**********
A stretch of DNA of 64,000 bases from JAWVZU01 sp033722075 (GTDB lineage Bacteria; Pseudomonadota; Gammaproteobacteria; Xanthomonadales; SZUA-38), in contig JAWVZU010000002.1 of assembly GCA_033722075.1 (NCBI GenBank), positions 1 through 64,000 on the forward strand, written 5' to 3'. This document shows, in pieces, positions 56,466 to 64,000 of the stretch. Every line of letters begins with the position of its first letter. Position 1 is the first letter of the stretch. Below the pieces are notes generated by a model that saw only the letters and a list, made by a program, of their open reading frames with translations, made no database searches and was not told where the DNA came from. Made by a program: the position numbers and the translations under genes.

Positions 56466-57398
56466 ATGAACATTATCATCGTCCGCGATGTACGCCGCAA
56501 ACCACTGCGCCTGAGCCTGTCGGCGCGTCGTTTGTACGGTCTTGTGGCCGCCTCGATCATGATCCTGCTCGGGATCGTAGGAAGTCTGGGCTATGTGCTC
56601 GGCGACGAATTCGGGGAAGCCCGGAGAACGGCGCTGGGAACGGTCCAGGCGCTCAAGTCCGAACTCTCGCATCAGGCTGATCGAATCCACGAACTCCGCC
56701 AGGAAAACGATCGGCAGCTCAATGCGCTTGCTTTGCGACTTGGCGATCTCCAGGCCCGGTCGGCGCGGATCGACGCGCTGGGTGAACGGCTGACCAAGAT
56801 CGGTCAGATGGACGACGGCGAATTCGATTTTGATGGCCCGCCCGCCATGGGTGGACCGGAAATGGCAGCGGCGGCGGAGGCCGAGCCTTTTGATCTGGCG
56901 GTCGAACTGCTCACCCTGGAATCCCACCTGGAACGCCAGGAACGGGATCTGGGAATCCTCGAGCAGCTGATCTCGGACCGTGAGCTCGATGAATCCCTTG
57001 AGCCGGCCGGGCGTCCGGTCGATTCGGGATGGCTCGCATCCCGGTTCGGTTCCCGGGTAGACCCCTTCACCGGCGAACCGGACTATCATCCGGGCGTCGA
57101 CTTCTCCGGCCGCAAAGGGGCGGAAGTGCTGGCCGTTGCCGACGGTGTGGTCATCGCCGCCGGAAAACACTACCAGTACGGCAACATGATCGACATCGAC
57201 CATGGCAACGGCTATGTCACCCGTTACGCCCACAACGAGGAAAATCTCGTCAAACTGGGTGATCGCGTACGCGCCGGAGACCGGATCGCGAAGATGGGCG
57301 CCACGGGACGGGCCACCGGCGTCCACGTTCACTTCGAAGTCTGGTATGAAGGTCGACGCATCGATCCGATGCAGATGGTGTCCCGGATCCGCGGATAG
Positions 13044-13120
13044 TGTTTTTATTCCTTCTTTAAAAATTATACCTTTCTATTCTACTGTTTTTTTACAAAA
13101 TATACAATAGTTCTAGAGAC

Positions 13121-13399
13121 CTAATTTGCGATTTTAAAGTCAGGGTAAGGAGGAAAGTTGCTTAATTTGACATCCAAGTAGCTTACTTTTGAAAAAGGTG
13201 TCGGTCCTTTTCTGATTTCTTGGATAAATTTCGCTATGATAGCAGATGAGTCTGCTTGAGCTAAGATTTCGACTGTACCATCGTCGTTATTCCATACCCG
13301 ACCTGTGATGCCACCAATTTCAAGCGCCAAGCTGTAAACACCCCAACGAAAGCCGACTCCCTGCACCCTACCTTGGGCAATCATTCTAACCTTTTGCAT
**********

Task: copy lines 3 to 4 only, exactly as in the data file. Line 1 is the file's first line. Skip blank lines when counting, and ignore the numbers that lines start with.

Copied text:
56466 ATGAACATTATCATCGTCCGCGATGTACGCCGCAA
56501 ACCACTGCGCCTGAGCCTGTCGGCGCGTCGTTTGTACGGTCTTGTGGCCGCCTCGATCATGATCCTGCTCGGGATCGTAGGAAGTCTGGGCTATGTGCTC